A migraine is more than just a simple headache—it’s an inherent instability in the way your brain handles incoming sensory information, and that instability can give rise to intense, pulsing head pain, extreme sensitivity to light and sound, blurred vision, nausea, and vomiting, among other symptoms.
Migraines may last as little as four hours or as long as three days. They’re often so debilitating that all you can do is lie still until they pass; when the pain finally does subside, it’s not unusual to experience lingering weakness, dizziness, or even confusion.
Migraine headaches are extreme, to be sure, but they’re not uncommon. As the most prevalent neurological disorder in the world, migraine affects some 39 million people in the United States—or one in four American households—and an astonishing one billion people worldwide.
While chronic migraines can have a major impact on your life, understanding your condition and taking proactive steps to adapt can go a long way in helping you control your symptoms or even prevent them in the first place. Here are some concrete ways to reduce your migraine risk and head off pain before it starts.
Keeping a detailed record of your migraines is the best way to determine the association between your lifestyle, potential triggers, and the onset of symptoms. Each time you have a migraine, note when it started, what you were doing or eating at the time, how it progressed, how long it lasted, what (if anything) provided relief, and if there were any aftereffects.
Before long, you may start to notice a pattern in the timing of your migraines or their potential triggers. Besides helping us here at Vulcan Pain Management map an optimal course of treatment, this information can help you establish your migraine triggers, or at least give you an idea of what your triggers may be.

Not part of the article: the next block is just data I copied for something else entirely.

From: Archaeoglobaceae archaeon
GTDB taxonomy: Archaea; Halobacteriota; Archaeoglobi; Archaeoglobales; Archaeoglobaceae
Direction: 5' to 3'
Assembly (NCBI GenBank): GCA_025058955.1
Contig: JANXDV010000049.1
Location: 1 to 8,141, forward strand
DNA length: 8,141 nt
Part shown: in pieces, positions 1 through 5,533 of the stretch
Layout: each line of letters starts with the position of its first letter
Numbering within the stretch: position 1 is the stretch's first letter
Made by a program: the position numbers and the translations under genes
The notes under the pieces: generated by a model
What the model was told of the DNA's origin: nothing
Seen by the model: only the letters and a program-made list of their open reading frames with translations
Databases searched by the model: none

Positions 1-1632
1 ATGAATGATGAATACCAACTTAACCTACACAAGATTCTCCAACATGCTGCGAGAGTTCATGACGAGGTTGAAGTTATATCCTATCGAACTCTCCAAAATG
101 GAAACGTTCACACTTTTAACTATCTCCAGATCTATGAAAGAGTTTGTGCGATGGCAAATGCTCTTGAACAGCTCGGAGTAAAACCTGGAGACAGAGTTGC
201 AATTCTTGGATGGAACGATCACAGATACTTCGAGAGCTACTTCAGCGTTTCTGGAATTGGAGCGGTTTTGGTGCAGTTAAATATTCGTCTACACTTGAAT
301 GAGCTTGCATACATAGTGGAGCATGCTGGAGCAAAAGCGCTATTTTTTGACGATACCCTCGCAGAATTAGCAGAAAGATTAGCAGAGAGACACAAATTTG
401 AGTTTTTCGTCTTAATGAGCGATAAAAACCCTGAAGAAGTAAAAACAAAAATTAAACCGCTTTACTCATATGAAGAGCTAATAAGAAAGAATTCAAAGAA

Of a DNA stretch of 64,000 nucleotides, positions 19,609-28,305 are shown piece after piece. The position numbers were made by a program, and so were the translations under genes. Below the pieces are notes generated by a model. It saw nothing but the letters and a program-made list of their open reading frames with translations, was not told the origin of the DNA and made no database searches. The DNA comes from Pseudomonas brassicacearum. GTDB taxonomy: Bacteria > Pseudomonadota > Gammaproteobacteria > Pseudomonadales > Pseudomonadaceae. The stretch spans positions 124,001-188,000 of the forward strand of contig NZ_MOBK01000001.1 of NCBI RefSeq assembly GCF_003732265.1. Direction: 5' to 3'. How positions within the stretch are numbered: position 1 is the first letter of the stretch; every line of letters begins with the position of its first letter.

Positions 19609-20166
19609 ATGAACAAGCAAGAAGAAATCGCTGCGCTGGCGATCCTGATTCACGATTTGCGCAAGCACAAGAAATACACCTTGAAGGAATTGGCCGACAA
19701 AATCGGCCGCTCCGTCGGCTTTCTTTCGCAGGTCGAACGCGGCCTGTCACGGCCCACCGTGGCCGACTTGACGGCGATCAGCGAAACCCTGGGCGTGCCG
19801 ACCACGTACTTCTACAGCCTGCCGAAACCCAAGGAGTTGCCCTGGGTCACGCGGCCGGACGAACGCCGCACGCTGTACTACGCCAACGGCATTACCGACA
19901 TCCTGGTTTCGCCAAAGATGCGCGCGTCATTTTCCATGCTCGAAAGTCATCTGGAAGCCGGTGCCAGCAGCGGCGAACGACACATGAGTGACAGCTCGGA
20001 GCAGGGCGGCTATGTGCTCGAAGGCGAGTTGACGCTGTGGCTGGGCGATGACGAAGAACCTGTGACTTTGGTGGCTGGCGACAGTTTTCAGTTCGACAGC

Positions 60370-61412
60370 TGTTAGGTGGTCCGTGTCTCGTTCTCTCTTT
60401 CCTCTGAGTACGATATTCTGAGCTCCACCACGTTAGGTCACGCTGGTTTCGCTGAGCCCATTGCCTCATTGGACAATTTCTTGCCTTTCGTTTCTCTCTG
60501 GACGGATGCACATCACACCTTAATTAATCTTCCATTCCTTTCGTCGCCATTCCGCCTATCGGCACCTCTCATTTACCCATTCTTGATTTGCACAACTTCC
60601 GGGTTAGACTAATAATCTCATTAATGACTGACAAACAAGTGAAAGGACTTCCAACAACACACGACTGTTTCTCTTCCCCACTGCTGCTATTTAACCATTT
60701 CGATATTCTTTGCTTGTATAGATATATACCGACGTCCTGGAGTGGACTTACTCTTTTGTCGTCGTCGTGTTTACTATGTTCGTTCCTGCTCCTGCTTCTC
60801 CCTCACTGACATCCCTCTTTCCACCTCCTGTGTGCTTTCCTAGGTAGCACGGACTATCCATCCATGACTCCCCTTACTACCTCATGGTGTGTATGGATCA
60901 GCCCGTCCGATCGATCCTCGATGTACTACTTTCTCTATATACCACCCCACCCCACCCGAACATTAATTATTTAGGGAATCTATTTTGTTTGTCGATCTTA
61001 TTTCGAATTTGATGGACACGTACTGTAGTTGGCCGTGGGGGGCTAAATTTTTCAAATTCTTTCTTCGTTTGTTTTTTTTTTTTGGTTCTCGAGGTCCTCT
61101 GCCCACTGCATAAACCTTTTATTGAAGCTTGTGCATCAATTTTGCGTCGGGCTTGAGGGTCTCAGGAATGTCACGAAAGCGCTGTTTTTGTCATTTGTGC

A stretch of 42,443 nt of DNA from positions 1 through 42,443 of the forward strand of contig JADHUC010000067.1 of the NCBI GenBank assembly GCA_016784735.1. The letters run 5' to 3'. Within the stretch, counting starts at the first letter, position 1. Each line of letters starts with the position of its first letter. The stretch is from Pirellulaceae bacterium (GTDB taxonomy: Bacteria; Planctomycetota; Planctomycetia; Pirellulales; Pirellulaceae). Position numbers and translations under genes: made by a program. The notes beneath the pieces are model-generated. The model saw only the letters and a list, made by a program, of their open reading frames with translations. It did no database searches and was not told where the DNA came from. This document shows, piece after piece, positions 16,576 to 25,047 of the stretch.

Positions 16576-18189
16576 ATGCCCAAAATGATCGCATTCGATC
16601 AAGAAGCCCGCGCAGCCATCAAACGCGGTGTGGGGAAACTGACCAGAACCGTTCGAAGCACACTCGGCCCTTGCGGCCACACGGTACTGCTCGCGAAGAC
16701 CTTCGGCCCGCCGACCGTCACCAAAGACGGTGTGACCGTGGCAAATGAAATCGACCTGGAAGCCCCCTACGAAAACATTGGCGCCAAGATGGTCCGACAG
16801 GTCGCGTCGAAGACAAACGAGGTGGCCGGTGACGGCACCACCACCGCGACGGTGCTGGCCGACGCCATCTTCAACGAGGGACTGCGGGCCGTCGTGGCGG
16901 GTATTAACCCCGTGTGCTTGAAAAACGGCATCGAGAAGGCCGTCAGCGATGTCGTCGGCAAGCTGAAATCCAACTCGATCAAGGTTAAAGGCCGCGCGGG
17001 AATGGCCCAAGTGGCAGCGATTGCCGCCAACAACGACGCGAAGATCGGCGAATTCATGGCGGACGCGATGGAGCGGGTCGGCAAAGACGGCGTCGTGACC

Nothing ruffles the feathers of a migraine disorder quite like inconsistency or change. That’s why creating a steady, balanced routine is one of the best steps you can take to reduce your migraine risk.
Remember, a migraine is the result of a problem between your brain and your environment. Going to bed at the same time every night, waking up at the same time every morning, eating your meals at about the same time each day, and getting regular exercise reassures your brain that all is as it should be.
Just as eating the wrong foods can trigger a migraine in some people, eating the right foods can help you avoid a migraine. As is the case with most other chronic health conditions, it’s best to choose natural, wholesome foods like fruits and vegetables, legumes, whole grains, nuts and seeds, lean proteins, and healthy fats.
It’s also best to avoid or strictly limit caffeine, alcohol, and most processed foods—particularly those that are high in sugar, sodium, or chemical additives like MSG or nitrites.
When you eat is also as important as what you eat; letting yourself get too hungry between meals can also trigger a migraine. To prevent this problem, never skip meals and keep healthy snacks on hand at home, in the office, or when you’re on the go.
Engaging in moderate exercise most days of the week can be a potent anti-migraine activity. Not only does regular exercise stimulate the release of feel-good endorphins in your brain, but it also reduces your risk of anxiety, depression, and obesity, all of which can exacerbate your brain disorder and give rise to more frequent headaches.
If you’re currently inactive or have other health issues, begin slowly (walking, cycling, and swimming are great endorphin-releasing workouts for beginners), progress gradually, and avoid intense workouts—overly vigorous exercise can actually trigger a migraine too.
Migraines and stress are strongly linked; in fact, they often go hand-in-hand. You can’t avoid stress completely, but learning how to manage it can help you experience fewer migraines.
Simplify your to-do list and your life by only taking on what you can actually handle in a given day. Getting enough sleep each night, knowing when to take breaks during the day, learning how to relax in the moment, and finding things you enjoy doing can also help you keep your stress levels in check.
When these lifestyle strategies don’t go far enough, your treatment plan may also include pain medications you can take during an attack, or preventive medications that aim to reduce the frequency or severity of your headaches.
To learn more, call the nearest Vulcan Pain Management office in Birmingham or Montgomery, Alabama today, or use the easy online tool to schedule an appointment with Dr. Mendoza any time.